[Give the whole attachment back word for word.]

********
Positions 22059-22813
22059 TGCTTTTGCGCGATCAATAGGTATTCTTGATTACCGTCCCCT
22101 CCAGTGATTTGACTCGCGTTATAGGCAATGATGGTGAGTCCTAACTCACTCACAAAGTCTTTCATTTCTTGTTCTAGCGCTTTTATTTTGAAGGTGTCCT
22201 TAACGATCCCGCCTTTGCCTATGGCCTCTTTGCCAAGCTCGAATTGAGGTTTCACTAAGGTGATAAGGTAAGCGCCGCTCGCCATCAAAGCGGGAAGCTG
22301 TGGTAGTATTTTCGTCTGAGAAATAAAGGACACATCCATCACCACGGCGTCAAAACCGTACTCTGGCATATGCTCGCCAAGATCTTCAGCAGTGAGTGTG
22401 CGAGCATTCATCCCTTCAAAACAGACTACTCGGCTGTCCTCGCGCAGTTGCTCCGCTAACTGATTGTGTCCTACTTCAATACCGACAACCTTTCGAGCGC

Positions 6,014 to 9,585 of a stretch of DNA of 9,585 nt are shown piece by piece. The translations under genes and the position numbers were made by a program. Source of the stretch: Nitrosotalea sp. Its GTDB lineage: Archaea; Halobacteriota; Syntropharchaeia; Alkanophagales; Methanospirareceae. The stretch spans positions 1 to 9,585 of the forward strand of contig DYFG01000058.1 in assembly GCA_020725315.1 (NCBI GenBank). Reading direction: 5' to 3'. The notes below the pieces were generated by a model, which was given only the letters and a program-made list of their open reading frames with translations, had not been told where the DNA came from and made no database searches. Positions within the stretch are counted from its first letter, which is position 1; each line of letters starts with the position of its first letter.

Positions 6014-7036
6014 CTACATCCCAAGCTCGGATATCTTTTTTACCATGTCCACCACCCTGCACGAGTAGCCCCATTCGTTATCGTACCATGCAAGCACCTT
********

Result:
Positions 22059-22813
22059 TGCTTTTGCGCGATCAATAGGTATTCTTGATTACCGTCCCCT
22101 CCAGTGATTTGACTCGCGTTATAGGCAATGATGGTGAGTCCTAACTCACTCACAAAGTCTTTCATTTCTTGTTCTAGCGCTTTTATTTTGAAGGTGTCCT
22201 TAACGATCCCGCCTTTGCCTATGGCCTCTTTGCCAAGCTCGAATTGAGGTTTCACTAAGGTGATAAGGTAAGCGCCGCTCGCCATCAAAGCGGGAAGCTG
22301 TGGTAGTATTTTCGTCTGAGAAATAAAGGACACATCCATCACCACGGCGTCAAAACCGTACTCTGGCATATGCTCGCCAAGATCTTCAGCAGTGAGTGTG
22401 CGAGCATTCATCCCTTCAAAACAGACTACTCGGCTGTCCTCGCGCAGTTGCTCCGCTAACTGATTGTGTCCTACTTCAATACCGACAACCTTTCGAGCGC

Positions 6,014 to 9,585 of a stretch of DNA of 9,585 nt are shown piece by piece. The translations under genes and the position numbers were made by a program. Source of the stretch: Nitrosotalea sp. Its GTDB lineage: Archaea; Halobacteriota; Syntropharchaeia; Alkanophagales; Methanospirareceae. The stretch spans positions 1 to 9,585 of the forward strand of contig DYFG01000058.1 in assembly GCA_020725315.1 (NCBI GenBank). Reading direction: 5' to 3'. The notes below the pieces were generated by a model, which was given only the letters and a program-made list of their open reading frames with translations, had not been told where the DNA came from and made no database searches. Positions within the stretch are counted from its first letter, which is position 1; each line of letters starts with the position of its first letter.

Positions 6014-7036
6014 CTACATCCCAAGCTCGGATATCTTTTTTACCATGTCCACCACCCTGCACGAGTAGCCCCATTCGTTATCGTACCATGCAAGCACCTT